Maximizing ESOP Valuation Values

Maximizing ESOP Valuation Values by Jack Veale an ESOP Advisor.

To maximize the value of a company, reliable projections from a reliable management team is the most common predictor of success.  Valuation firms commonly use the "Discounted Cash Flow" or DCF as a key weight in valuating the company's stock value. That is why companies dependent on one or two key people get valuation discounts.  If your company is lacking in management depth, you need to determine if you need management training or leadership development, or both! 

One of the key elements of an early ESOP transaction is the implementation of succession planning.  Too many ESOP companies have not developed a succession plan to improve their legacy and remain an independent ESOP Company over time. Having over 30 years of Succession experience with over 300 family owned and ESOP companies has led me to define the Succession process in two distinct challenges: Management Training and Leadership Development.  For founders of an ESOP company, an effective transition can be their most important challenge in their entire career.  Typically, they have never experienced a smooth transition, and they may have control issues that prohibit the natural development of their primary buyers: the employee owners!

 In simple terms, Management Training is the process of educating the pupil with best practices, skills development, and management theory.  Typical activities include communication techniques, time management education, problem solving techniques, goal setting, performance reviews, with classes on change management and team building, just to name a few.   Almost all of these activities are formal training events with some form of presentation, by class, by online/intranet tools, or one-on-one teaching/coaching.  The goals for management training are to improve a person’s ability to manage a process, problem, or system, with or without others.  The result is to improve organizational efficiency by reducing mistakes, improving throughput, and or managing change events.

Leadership Development involves a totally different set of experiences, approaches, and outcomes.  Its focus is to improve organizational effectiveness.  From advising over 300 CEO’s, I found one of the most important aspects of being a successful ESOP CEO, is their capacity to deal with ambiguity, when their decision is “betting the business.”  That means they have, over many years, developed the capacity to make decisions without having all of the facts, can motivate others to perform at a higher level, and have acquired diverse knowledge, wisdom and ethic to discern truth from fiction, and take risks that others would otherwise avoid or prohibit.

Management Training typically involves some form of curriculum and checklist identifying skill sets; that when done properly, reflects the pupil’s level of competency, and integrates with performance reviews and incentives.  Leadership development isn’t always about performance and success.  It is about experiential events that put the pupil through a series of experiences that increase their confidence in dealing with changing situations, motivating others in difficult times, and building a portfolio of stories that demonstrate both success and failure over time.  Tears of failure are some of the most important experiences a future CEO can have that will, over time, be the basis of future success.  Concepts of having a vision of the future, and “self-efficacy;” that is, a person’s ability to complete tasks and reach goals, are also involved with this effort.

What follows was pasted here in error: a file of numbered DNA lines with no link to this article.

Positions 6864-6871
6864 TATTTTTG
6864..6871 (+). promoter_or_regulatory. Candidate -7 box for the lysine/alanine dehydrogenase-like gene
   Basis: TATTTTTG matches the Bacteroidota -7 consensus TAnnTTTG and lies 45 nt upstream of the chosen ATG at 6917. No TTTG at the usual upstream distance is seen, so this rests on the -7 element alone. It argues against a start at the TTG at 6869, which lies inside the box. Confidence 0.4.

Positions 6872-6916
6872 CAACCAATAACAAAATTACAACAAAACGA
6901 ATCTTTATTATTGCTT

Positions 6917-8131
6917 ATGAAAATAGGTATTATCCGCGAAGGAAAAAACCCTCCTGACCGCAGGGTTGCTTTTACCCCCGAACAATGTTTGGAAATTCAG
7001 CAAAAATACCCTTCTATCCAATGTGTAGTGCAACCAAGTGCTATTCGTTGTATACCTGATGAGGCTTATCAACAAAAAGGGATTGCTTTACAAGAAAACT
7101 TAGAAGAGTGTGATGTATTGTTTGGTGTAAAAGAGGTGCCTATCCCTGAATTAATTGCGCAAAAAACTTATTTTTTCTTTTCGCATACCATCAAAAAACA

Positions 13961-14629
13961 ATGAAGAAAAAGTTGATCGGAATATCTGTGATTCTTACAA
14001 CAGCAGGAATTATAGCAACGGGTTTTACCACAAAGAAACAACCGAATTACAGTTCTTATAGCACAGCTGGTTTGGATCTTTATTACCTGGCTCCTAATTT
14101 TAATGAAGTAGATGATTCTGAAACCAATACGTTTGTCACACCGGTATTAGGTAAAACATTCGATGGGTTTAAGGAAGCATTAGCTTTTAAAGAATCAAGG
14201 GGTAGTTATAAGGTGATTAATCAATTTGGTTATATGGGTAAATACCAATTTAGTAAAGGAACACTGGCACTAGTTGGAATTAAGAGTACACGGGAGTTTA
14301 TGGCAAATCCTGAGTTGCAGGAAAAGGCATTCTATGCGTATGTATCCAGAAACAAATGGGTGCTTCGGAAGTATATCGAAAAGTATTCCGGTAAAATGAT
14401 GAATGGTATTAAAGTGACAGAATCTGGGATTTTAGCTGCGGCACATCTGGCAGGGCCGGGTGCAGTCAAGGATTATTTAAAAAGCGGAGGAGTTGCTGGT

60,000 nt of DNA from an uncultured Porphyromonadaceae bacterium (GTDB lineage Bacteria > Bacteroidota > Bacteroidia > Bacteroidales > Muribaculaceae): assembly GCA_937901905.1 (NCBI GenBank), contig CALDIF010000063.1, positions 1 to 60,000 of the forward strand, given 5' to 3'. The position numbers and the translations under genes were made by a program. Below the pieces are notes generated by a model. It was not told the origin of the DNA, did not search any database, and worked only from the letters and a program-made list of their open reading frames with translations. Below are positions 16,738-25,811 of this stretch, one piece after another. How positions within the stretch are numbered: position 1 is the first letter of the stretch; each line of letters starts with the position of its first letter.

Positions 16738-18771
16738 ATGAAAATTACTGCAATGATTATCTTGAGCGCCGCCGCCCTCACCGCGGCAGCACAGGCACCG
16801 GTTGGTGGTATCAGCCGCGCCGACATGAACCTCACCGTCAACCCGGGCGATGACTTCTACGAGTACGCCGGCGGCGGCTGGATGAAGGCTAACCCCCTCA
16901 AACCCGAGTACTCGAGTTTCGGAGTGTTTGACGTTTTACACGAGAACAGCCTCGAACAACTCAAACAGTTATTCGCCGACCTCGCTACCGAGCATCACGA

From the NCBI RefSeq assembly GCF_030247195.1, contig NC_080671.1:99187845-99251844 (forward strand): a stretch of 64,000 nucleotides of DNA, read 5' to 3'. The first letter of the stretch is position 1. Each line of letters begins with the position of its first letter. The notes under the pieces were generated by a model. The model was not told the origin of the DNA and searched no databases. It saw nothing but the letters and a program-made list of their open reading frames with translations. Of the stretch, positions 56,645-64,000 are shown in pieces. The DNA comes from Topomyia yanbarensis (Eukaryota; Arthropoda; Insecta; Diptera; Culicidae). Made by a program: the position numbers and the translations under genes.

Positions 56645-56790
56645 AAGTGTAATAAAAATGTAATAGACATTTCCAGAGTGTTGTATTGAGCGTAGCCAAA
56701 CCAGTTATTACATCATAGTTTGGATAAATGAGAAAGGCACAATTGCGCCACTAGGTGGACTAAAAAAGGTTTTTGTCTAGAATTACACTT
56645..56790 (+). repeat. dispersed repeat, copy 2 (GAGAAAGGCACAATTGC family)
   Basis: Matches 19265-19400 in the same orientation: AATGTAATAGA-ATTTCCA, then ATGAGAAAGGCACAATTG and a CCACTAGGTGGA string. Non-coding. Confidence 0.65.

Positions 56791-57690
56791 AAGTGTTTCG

Selecting pupils for leadership development can be very difficult.  How do you measure a person’s motivation to learn, have a high need for achievement, have the capacity to remain focused under stress,  are open to new experiences, and have the ability to make decisions without all of the facts?  Do they have the courage and conviction to withstand the resistance that occurs with change?  Have they survived a serious failure and turned it into a future success? Do they have the confidence to achieve results without sacrificing their personal ethic?  Where do you get concrete experience that forces the pupil to experience both success and failure?  Does the leadership team encourage and nurture these demanding pupils or victims, depending on your point of view? 

The secret to having a successful leadership development program is the organization’s willingness to accept failure as a competitive advantage; when managed properly using teams. It also requires integrating management training with leadership development.  They can’t be separate.  Does a failure end the pupil’s career path or enhance it?  We use team building processes in conjunction with problem solving training to reduce the risks of failure.  Incorporating “train the trainer” events, and advance management theory to advance a pupil’s experience will make a difference.  We also emphasize personal development with coaching and mentoring processes, when teams affect change. 

If you embark on this effort to develop your CEO’s replacement over many years, be mindful it is a change management event.  Every successful ownership transition requires a different set of skills then the ones that got you there.  In other words, the skills that helped the current CEO get there, usually are not the same skills that will take the company to the next level of growth and profitability.  It is this challenge that ESOP companies fail to grow and engage others to perform to a higher level.  Do you have a succession plan?  Do you have an organization that encourages risk, change and organizational effectiveness?